Kazakhstani officials announced the arrest and prosecution of numerous individuals and groups on charges of terrorism or extremism. Trials of small groups of alleged extremists have become frequent throughout Kazakhstan. Sentences typically range from five to 15 years in prison. One group was accused of planning to attack senior host government officials and bomb several landmark sites in the capital.

As a testament to Kazakhstan's growing cooperation with the United States, the Prosecutor General of Kazakhstan traveled to Washington in December 2013 and met with heads of federal law enforcement agencies. In a meeting with the FBI Director, the two parties discussed bilateral judicial cooperation in countering terrorism.

Countering the Financing of Terrorism: Kazakhstan belongs to the Eurasian Group on Combating Money Laundering and the Finance of Terrorism (EAG), a Financial Action Task Force-style regional body. The Financial Monitoring Committee under the Ministry of Finance recorded 360 cases of terrorist financing in 2013. The latest EAG evaluation, done in 2011, found Kazakhstan non-compliant in reporting suspicious transactions. There is no requirement for non-profit organizations to file suspicious transaction reports. A further evaluation was scheduled, but was postponed by Kazakhstan in order to properly prepare for the evaluation. For further information on money laundering and financial crimes, see the 2014 International Narcotics Control Strategy Report (INCSR), Volume 2, Money Laundering and Financial Crimes: http://www.state.gov/j/inl/rls/nrcrpt/index.htm.

Regional and International Cooperation: The Kazakhstani Prosecutor General's Office cooperated with the OSCE on countering violent extremism and terrorism through joint workshops.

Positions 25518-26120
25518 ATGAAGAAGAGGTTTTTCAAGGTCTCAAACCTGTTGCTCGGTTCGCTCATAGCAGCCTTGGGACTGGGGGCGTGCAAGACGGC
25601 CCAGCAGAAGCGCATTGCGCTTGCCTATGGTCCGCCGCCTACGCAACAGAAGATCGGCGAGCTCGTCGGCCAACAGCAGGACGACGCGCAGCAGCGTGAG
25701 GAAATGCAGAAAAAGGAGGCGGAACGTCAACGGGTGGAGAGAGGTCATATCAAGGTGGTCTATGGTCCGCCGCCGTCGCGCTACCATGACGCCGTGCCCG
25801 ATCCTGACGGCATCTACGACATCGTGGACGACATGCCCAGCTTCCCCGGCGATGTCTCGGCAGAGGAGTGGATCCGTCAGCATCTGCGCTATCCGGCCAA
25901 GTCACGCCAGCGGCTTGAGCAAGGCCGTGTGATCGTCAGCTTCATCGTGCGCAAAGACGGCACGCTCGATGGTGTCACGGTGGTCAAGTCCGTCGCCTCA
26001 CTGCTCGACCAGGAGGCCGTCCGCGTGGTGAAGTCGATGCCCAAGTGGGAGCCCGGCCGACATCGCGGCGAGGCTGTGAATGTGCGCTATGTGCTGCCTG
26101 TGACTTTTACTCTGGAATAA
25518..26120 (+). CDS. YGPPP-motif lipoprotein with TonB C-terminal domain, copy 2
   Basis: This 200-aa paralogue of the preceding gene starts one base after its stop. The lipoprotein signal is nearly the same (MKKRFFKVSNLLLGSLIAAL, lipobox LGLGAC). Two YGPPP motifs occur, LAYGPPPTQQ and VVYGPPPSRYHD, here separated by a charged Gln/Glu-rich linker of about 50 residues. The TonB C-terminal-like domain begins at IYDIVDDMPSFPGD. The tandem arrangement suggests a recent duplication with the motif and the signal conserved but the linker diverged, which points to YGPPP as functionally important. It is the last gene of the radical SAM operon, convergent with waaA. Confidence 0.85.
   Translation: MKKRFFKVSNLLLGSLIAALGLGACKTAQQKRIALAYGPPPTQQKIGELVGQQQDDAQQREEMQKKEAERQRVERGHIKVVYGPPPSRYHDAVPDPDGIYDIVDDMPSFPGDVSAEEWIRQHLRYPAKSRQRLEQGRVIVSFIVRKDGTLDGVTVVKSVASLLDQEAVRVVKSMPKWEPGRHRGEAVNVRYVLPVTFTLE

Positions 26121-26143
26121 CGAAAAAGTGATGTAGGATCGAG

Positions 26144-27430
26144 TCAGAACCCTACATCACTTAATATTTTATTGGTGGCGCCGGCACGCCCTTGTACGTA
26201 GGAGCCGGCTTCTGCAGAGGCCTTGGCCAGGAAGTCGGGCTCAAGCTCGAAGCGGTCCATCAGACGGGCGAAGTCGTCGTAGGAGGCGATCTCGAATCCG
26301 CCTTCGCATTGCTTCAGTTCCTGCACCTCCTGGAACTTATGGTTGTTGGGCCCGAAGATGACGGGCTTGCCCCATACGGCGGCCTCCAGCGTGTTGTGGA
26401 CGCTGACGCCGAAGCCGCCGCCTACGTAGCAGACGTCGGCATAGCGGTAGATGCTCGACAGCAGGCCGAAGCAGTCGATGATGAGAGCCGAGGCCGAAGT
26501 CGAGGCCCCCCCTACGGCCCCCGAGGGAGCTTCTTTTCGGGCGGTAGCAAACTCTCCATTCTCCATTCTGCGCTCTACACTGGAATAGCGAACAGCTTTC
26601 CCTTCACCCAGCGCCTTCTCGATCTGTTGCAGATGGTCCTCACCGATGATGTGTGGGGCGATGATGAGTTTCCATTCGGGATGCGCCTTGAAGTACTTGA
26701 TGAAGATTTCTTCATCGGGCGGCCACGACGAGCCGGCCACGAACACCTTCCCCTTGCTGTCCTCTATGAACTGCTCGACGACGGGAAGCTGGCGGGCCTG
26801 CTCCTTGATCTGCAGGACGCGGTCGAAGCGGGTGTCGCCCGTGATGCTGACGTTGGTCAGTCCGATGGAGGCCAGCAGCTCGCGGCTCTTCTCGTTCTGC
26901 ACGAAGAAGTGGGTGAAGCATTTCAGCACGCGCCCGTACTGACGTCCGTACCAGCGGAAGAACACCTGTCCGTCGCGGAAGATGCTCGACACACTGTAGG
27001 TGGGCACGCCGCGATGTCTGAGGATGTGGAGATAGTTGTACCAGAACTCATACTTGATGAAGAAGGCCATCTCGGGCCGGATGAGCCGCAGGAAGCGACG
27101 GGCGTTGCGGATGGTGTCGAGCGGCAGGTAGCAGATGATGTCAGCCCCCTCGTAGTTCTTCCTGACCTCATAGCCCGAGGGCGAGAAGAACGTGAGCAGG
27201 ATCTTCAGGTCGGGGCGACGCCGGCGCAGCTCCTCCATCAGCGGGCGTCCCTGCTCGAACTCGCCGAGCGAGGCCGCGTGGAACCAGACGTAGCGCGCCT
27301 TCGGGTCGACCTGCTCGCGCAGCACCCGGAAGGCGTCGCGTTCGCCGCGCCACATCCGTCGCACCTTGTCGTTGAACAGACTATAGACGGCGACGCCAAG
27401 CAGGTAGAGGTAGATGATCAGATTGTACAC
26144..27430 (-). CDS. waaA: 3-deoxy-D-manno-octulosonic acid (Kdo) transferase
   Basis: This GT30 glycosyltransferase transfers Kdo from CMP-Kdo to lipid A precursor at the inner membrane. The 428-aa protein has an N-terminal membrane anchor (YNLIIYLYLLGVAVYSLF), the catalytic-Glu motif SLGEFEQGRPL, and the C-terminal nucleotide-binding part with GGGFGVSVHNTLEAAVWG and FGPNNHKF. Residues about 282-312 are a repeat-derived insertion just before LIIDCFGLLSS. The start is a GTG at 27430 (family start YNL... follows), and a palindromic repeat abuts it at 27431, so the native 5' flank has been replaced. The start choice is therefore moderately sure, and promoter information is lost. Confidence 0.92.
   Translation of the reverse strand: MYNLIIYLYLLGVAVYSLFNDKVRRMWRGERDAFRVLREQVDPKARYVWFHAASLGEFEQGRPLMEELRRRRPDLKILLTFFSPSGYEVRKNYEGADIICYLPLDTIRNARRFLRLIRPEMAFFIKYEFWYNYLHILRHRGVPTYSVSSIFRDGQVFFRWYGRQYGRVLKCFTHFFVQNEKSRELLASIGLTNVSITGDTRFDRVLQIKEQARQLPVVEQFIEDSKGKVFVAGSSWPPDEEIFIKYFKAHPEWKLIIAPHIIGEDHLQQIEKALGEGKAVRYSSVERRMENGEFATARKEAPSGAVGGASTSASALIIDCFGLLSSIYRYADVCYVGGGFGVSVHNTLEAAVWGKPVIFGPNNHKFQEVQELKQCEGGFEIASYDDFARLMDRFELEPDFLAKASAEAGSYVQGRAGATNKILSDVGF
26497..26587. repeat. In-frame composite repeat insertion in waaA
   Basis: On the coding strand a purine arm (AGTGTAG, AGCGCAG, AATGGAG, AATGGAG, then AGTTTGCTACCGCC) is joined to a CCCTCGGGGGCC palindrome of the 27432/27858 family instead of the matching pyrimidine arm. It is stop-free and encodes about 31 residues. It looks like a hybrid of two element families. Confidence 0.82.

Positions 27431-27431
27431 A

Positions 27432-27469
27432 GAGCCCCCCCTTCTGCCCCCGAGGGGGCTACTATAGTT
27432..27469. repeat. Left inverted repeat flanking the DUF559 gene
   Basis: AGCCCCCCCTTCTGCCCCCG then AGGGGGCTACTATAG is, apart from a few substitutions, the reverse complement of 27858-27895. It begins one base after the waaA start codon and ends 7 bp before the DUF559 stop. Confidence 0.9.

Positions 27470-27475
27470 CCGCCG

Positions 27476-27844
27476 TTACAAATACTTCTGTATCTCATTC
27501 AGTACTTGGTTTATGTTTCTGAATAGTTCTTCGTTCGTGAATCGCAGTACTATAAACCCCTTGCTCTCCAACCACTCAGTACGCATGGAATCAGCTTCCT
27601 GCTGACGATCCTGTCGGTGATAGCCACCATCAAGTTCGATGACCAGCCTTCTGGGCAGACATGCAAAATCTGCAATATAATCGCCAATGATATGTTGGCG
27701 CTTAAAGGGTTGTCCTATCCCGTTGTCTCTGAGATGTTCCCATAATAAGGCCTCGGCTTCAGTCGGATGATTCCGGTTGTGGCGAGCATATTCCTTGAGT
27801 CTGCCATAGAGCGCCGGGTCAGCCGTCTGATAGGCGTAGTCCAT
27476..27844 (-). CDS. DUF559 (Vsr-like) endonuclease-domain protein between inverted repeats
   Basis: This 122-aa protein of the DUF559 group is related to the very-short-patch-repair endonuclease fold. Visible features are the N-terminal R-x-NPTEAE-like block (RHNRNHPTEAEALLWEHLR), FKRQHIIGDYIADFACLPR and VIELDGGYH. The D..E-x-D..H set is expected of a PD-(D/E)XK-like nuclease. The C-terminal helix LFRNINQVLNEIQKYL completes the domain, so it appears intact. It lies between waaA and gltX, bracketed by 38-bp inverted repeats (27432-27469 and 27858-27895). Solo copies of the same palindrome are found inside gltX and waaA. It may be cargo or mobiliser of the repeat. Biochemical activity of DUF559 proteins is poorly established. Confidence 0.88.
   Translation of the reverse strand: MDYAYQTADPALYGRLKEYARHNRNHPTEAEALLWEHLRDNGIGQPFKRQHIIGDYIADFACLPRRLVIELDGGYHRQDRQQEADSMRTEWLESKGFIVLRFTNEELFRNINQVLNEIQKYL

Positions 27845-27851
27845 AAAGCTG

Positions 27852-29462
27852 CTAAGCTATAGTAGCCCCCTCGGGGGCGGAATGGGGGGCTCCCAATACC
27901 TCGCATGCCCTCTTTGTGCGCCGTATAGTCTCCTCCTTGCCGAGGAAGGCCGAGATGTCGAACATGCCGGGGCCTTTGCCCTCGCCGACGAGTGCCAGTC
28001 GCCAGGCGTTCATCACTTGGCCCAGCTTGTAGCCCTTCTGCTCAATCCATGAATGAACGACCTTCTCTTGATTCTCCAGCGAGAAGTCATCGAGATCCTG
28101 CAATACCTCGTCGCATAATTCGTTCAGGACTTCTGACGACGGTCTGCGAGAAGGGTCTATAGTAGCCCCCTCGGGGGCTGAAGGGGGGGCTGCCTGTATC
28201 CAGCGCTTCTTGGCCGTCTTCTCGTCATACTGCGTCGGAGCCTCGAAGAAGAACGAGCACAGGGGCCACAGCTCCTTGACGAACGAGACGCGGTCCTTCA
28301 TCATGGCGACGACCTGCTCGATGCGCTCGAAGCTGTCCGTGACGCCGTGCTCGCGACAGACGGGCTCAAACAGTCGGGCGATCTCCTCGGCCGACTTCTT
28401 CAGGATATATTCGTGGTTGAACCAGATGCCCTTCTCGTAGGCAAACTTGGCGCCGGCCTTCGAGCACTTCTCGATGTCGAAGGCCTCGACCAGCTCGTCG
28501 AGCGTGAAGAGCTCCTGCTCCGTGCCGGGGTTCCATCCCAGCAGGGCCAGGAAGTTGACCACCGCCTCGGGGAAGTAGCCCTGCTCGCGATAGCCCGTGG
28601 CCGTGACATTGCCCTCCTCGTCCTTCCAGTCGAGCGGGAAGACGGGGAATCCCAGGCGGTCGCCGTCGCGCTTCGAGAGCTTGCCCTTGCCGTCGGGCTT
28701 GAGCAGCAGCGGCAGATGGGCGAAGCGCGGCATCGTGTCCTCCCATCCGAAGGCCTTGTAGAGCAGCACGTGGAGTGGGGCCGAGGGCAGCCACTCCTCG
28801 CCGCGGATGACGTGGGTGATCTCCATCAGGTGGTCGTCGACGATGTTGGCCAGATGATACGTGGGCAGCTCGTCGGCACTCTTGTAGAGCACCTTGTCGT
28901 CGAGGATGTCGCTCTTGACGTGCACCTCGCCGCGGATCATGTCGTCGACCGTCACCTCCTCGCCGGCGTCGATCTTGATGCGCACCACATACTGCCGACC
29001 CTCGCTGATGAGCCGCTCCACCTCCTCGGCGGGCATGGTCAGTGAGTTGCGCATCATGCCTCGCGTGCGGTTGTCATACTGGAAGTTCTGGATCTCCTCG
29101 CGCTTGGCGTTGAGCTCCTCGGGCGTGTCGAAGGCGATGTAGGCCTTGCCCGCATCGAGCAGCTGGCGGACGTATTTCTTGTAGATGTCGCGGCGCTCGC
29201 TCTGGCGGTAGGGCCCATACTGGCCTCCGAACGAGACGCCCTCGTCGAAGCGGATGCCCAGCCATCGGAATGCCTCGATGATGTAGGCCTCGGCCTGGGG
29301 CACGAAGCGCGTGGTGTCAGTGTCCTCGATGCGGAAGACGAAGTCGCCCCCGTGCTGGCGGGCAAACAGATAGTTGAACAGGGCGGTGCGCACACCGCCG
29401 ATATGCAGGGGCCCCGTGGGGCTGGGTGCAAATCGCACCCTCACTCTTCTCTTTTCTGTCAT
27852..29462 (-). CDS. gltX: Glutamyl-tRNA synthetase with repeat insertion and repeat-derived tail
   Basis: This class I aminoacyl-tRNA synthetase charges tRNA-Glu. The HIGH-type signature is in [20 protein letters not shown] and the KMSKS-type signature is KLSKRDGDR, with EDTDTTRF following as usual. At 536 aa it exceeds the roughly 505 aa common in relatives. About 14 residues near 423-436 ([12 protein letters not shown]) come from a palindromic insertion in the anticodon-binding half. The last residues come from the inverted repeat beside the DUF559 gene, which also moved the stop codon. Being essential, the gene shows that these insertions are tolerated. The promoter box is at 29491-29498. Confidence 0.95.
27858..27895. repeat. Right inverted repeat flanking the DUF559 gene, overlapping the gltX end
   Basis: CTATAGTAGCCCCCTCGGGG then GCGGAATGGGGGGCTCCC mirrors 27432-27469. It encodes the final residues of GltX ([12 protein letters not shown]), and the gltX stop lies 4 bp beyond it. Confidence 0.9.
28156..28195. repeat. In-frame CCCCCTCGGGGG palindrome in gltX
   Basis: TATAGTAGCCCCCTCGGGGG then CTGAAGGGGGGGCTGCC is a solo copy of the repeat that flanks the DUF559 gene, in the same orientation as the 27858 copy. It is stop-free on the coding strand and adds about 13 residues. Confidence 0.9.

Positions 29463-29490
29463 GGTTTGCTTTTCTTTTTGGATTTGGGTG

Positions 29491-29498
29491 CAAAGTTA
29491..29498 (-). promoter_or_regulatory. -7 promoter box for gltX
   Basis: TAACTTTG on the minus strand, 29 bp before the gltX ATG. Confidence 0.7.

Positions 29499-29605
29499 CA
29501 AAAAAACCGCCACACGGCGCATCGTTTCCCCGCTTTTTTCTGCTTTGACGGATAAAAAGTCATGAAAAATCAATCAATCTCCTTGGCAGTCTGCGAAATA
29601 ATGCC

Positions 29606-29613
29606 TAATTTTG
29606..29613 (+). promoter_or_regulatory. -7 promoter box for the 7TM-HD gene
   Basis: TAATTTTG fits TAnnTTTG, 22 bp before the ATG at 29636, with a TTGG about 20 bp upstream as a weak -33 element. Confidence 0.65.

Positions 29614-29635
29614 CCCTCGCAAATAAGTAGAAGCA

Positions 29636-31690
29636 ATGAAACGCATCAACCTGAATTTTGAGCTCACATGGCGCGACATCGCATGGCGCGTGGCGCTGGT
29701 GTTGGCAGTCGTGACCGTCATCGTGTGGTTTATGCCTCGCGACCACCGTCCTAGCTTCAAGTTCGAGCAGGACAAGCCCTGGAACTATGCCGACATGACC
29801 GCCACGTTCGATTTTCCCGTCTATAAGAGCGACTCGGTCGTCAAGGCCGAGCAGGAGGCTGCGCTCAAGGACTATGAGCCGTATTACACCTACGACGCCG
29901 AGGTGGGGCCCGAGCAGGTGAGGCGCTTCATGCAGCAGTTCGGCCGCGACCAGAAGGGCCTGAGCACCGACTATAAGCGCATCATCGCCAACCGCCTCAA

Countering Radicalization to Violence and Violent Extremism: The government's counterterrorism efforts focused heavily on the prevention of radicalization, with particular efforts to educate youth and provide positive alternatives through social programs and economic opportunities, but the results of these nascent programs are unclear. Kazakhstan's legislation on religious beliefs and practices is unnecessarily restrictive, and might engender violent resistance from peaceful religious groups that experience government repression. We refer you to the Department of State's Annual Report to Congress on International Religious Freedom for further information.

Kazakhstan's recent strategy in countering radicalization and religious extremism focuses on preventive messaging to vulnerable groups, primarily young people and prison inmates. State-sponsored NGOs and local officials offer lectures to students in secondary schools, vocational schools, and universities. The lectures focused on religious groups the government considers to be "destructive," which include peaceful "non-traditional" religious groups. The program aims to make young people "immune" to religious extremism and includes government publications on "proper" religious values.

Media have aired interviews with former terrorists who publicly state that they regret their deeds, including an interview with young men who said they illegally crossed the Turkish-Syrian border to fight alongside Syrian insurgents because of the influence of "internet propaganda." One of Kazakhstan's national news agencies aired a segment that showed the men repenting of their actions and appealing to Kazakhstani Muslims not to follow in their footsteps.